18 Holes: What Were They Thinking!

Another Saturday rolls around at your local club. They always start with such high hopes as you jump into the car with a spring in your step.

Never mind that you haven’t touched a club since last Saturday, or perhaps the weekend before. We always set off with only ‘Tour quality’ form as our mindset and minimal expectations.

18 Holes: What were they thinking! 18 Holes: What were they thinking!

However, most Saturdays end in Groundhog Day-like familiarity, certainly for me anyway! Mediocrity salvaged by a late collapse after a promising start, the clubs then carelessly tossed back into place in the garage, the dog kicked and a look on the face that tells the family there’s no need to ask how you went.

Wherever you are, paying your green fees in dollars, drachmas, dirhams or dinars, this would sound like a familiar tale.

After my latest Saturday experience where my lofty expectations were dashed again, I was part way through the ritual of kicking myself for my latest stupidity when a question from left field popped into my head.

What possessed the Scotsman, way back when, to set up 18 holes on the rabbit infested, sandy seafront land we now know as the Old Course at St Andrews, generally regarded as the first course and a blueprint for golf courses the world over? ‘Why did he do it?’ In fact, ‘What was he thinking?’

Why 18?

For the sake of the exercise, let’s call our old Scotsman: Jock. Did old Jock get that much pleasure beating rocks with sticks for half the day?

After all, it can’t have been a 4 hour round back then with those implements; surely it was 6 or 7?

It’s probably all relative but I’m not sure in these formative days of the game that the sight and sound of a crisply hit stone or pile of dung could compare to the pleasure of a well compressed Titleist that arches skyward and brings us back for more next week.

Was it too much of the whisky at play? Was Jock being paid by the hour as a sheep herder, so the more time out on the links, the better?

Was his marriage on the rocks and he preferred the solace of the often feisty Fyfeshire weather to the feisty reception at home?

Whatever his thought processes, Jock’s decision has had profound implications on the generations of us that have trodden fairways ever since. Imagine if our unwitting hero had only placed 14 flags out there and golf courses now were only 14 holes long?

For starters, my late collapses ‘might’ be a thing of the past and therefore, the dog a lot happier! We’d all be a lot fresher and more content at the end of our rounds, we’d have more time to support and enjoy the facilities of our club (the 15th hole!) and still be home earlier to our loved ones.

We’d have fewer complaints about how long it takes for a round. Marriages would be saved, our nerves would be less frayed, lawns would be mowed and fences mended!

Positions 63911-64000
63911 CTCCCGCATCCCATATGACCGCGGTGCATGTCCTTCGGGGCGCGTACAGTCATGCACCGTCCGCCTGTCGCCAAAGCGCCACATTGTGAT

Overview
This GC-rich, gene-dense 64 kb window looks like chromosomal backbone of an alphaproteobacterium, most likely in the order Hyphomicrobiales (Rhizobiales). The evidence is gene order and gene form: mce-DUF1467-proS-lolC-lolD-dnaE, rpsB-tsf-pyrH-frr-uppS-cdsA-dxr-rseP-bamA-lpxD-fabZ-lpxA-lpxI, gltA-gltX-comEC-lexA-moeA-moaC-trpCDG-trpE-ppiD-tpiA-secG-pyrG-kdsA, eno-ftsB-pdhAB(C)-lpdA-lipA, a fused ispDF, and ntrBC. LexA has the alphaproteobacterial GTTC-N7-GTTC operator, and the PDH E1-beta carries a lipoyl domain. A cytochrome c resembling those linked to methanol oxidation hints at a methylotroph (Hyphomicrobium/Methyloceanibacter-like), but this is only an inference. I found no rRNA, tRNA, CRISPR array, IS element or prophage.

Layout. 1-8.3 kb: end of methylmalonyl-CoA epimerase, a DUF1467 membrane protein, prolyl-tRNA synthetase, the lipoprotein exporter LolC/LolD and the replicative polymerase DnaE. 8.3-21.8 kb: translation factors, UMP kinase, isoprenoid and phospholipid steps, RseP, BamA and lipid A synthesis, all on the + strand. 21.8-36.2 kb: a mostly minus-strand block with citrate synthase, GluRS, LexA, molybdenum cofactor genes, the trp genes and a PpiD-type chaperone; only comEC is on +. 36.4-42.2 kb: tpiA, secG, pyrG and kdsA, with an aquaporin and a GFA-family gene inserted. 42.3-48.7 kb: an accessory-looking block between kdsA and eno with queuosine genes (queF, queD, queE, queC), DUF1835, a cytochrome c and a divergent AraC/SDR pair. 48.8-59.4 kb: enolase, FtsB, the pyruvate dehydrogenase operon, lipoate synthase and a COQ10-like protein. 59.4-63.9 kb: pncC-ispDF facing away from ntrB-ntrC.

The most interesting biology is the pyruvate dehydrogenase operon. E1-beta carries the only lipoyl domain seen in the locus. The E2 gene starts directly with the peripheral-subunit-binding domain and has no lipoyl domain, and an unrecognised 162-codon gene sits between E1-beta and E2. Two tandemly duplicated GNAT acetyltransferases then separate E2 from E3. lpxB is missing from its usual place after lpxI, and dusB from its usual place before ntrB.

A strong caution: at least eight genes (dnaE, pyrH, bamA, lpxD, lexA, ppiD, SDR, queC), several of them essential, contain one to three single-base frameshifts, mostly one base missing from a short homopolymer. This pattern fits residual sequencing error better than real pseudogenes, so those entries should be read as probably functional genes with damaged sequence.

We’d all be a chance to break 30 on the back nine. On a 14 hole course, Greg Norman would have won the grand slam in 1986!!

Think of the classic late collapses we would not have had to wince through over the years: Arnold Palmer blowing a huge lead in the ’66 US Open, Ed Sneed doing likewise in the ’79 Masters, Norman again in the ’96 Masters and of course, Jean Van De Velde in the ’99 British Open, although he only started digging his own grave with his 2nd shot on 18 (A 17½ hole course perhaps?).

Courses would obviously require less land, which would upset only real estate agents who sell course frontage while pleasing the environmental lobby no end.

Our green staff would be able to sleep in an extra half hour too! Courses would require less construction and maintenance costs and we would have room for more of them, to add more variety of choice. Lower costs surely correspond to cheaper memberships and green fee prices too.

What could all this mean for playing numbers worldwide? I’d say they’d be through the roof!

Maybe there is a market for a 14 hole course. Cricket has traditional Test matches, One Day and Twenty 20 versions of the game now to appeal to all ages and sensibilities.

Golf has its pitch and putt and Par 3 courses here and there but personally, I find they leave you unsatisfied. No opportunities to get the driver out and have a lash. Have a think about it, developers!

Of course, many would be of the opinion that old Jock got it just right, and all those dramatic collapses mentioned earlier are as integral to the lore of the game as the late surges to victory.

We’d have missed Tom Watson’s chip in on 17 in the ’82 US Open, Constantino Rocca holing that monster from the Valley of Sin on 18 at St Andrews to set up a British Open playoff, Karrie Webb holing out for eagle on the last to win the Nabisco in ’06 – the list goes on.

We all might have much better scores over a 14 hole version but the traditionalists in us crave success over the longer version, do we not? Finishing off a good round over 18 for us amateurs in particular, are highlights of our year.

So in summary: Let’s raise our glasses to Jock, for shaping the game as we know and love it, albeit there could have been opportunities lost by his decision.

Let’s be quick to hoist our glasses to him again though – this time in gratitude, for not having had the urge to round it up to an even 20!